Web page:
In early January, I posted an article here of a snowshoeing trip I made along Allison Creek, west of Coleman in Crowsnest Pass. Since then, we’ve received a pile more snow in the Pass. Warm Chinook winds that often blow over the Rockies from the Pacific have been few and far between this winter. As a result, there has not been a lot of melting going on. Street corners and boulevards in our towns are lined with snowbanks, piled ten feet high in places. Backyards and front yards are filled to capacity. Everyone is running out of space to put their snow. For the past two months, there’s either been too much snow for me to shovel on my days off, or it’s been way too cold outside to even bother getting out on my snowshoes. All that changed a couple of days ago when I was able to go for another walk in the woods.
This time, the location for my snowshoeing adventure was the area north and east of the Frank Slide Interpretive Centre. I spent most of the afternoon following a small portion of the Crowsnest Community Trail. The 23-km, non-motorized route connects each of the communities of the Municipality of Crowsnest Pass together. I like coming here because it’s quiet, peaceful, and the views are awesome. It’s also a great place to bring a camera.
The temperature was -1°C when I arrived at the Interpretive Centre’s parking lot, and it didn’t budge all afternoon. Within a few minutes, I had strapped on my snowshoes and was on my way. It appeared no one had been on the trail for at least a day or two and I had the place to myself. The snow off to the side of the trail, and in the trees, was much too deep to snowshoe easily. Without a partner to help break trail, you have to plug away on your own in these spots. It’s great exercise but can be exhausting. I decided to stick to the packed trail, instead. Call me a wimp, but I’m saving my energy for the next snowfall. I’m sure there will be more snow to shovel before spring arrives. Hopefully, we’ll get a Chinook or two before then!
Below are a few more photos of the day and comments.
The Crowsnest Community Trail is maintained by the Municipality of Crowsnest Pass. Click here to view and download a pdf trail brochure and map.
Article References & Credits
Municipality of Crowsnest Pass – The Crowsnest Community Trail Brochure & Map
You and David are both good and kind fiends, and your help is never taken for granted and is something I always value and appreciate. I believe that, there were some indications of what may have been logging damage on Allison creek a few a couple of years ago. Do you know if anything taken place to mitigate this this? This logging and ATV traffic close to our streams is a little worrisome.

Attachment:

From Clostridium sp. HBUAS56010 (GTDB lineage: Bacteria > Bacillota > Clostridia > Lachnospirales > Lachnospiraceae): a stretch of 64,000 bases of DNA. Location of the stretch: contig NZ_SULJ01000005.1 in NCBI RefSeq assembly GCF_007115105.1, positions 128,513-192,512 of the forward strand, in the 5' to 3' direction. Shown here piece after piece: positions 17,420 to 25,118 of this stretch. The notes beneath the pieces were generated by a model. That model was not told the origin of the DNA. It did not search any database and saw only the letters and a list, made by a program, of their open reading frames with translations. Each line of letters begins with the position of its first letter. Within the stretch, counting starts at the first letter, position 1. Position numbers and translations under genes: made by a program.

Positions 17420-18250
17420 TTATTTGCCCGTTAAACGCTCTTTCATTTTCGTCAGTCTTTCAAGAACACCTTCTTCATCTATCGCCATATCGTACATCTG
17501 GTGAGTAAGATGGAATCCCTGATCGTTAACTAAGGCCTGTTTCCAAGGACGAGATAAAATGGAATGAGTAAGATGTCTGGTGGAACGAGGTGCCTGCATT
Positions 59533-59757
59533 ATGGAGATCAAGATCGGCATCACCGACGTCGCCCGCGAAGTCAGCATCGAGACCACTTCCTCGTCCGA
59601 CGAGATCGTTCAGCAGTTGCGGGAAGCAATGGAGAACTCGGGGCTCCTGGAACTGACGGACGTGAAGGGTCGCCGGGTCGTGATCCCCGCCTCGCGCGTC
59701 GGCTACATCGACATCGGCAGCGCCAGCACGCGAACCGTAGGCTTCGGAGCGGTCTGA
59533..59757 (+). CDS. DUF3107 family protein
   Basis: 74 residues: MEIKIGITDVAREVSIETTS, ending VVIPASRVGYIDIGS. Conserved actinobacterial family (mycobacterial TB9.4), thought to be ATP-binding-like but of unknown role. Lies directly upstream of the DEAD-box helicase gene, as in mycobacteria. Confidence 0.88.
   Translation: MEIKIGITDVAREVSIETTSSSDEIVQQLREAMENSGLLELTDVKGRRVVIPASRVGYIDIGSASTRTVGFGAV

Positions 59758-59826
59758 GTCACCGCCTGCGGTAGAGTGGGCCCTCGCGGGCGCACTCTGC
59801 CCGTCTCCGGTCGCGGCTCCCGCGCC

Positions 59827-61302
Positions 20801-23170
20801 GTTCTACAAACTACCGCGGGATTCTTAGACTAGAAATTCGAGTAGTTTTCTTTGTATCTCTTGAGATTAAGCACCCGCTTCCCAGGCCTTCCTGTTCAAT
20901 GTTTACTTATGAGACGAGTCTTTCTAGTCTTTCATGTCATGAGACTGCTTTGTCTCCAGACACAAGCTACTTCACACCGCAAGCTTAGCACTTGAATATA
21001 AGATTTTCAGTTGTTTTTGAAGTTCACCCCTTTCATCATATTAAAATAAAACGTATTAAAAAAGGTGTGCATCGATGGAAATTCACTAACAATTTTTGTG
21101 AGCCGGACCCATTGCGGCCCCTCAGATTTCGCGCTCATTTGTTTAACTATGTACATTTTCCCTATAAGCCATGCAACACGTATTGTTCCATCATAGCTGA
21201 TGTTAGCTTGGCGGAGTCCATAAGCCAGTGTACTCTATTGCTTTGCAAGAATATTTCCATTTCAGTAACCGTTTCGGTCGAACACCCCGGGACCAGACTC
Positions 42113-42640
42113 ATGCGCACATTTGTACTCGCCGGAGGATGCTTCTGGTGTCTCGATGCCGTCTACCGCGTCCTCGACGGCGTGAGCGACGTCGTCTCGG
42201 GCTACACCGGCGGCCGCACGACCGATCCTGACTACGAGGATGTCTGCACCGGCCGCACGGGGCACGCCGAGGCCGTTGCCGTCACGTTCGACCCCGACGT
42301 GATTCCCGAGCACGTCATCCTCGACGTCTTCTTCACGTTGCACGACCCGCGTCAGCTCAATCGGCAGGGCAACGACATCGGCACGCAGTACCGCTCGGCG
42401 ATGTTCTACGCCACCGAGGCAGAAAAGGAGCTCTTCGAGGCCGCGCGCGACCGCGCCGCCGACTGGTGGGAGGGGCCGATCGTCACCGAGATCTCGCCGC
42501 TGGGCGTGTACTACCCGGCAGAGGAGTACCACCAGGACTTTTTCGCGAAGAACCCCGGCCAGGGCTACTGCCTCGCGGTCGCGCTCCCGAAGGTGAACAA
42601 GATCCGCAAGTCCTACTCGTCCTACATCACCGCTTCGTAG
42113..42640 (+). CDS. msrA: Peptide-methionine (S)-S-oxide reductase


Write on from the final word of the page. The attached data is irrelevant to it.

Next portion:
Yesterday Mitchell, Aiden, and Robson received their new Sheep Dog puppy after a long trip from Lindsay Ontario and a flight via Air Canada to Calgary. He survived the journey well and will have a great life and home with those guys. I will send you and Carol photos once I get some. Keep Well and give Carol a hug.
I don’t believe there has been much done to mitigate the logging that took place along Allison Creek. The erosion that has occurred as a result continues to be a problem for the creek.
I’m glad to hear the puppy had a good flight to Alberta. The boys must be excited. I’m looking forward to seeing it. We are getting a dusting of snow in Crowsnest Pass this morning. The good news is the forecast is calling for temperatures to really start warming up by tomorrow. The forecast is for +14°C by the middle of next week. This will definitely melt some of our snow. Hope to see you soon!
Vic: Great shots, are you using a remote release? Down with Linder to the Snake Trail. Spent a lot of time with a shovel trying to get unstuck. Four inches of hard crust over eighteen inches corn snow. I am happy he does not head out himself.
I’m glad you like the photos. Yes, I use a remote timer (intervalometer) when I do these scenic self-portraits. Depending on how far I have to walk to get myself into frame, I usually set it to take an exposure every 5-6 seconds. First, I focus on infinity (usually at f14 or 16) and then set the focus to manual, so it won’t try focusing again as I walk by the camera. There is always some trial and error involved, and sometimes I have to take quite a few shots before I get one that turns out. On Monday, the light was changing quite a bit because of the moving clouds, so I tried to wait until the sun was shining before triggering the timer. It’s fun doing this kind of photography. If I’m out by myself, at least I can get a few “action” shots. The only downfall is having to pack a tripod. Mine is pretty heavy.
Did you bring your camera when you came down with Linder? There would be some great photo ops in the hills around his place. I’ve been meaning to go for a drive that way to see about taking some pics. That’s nice you went with Linder and were able to help him out. It’s what good friends do!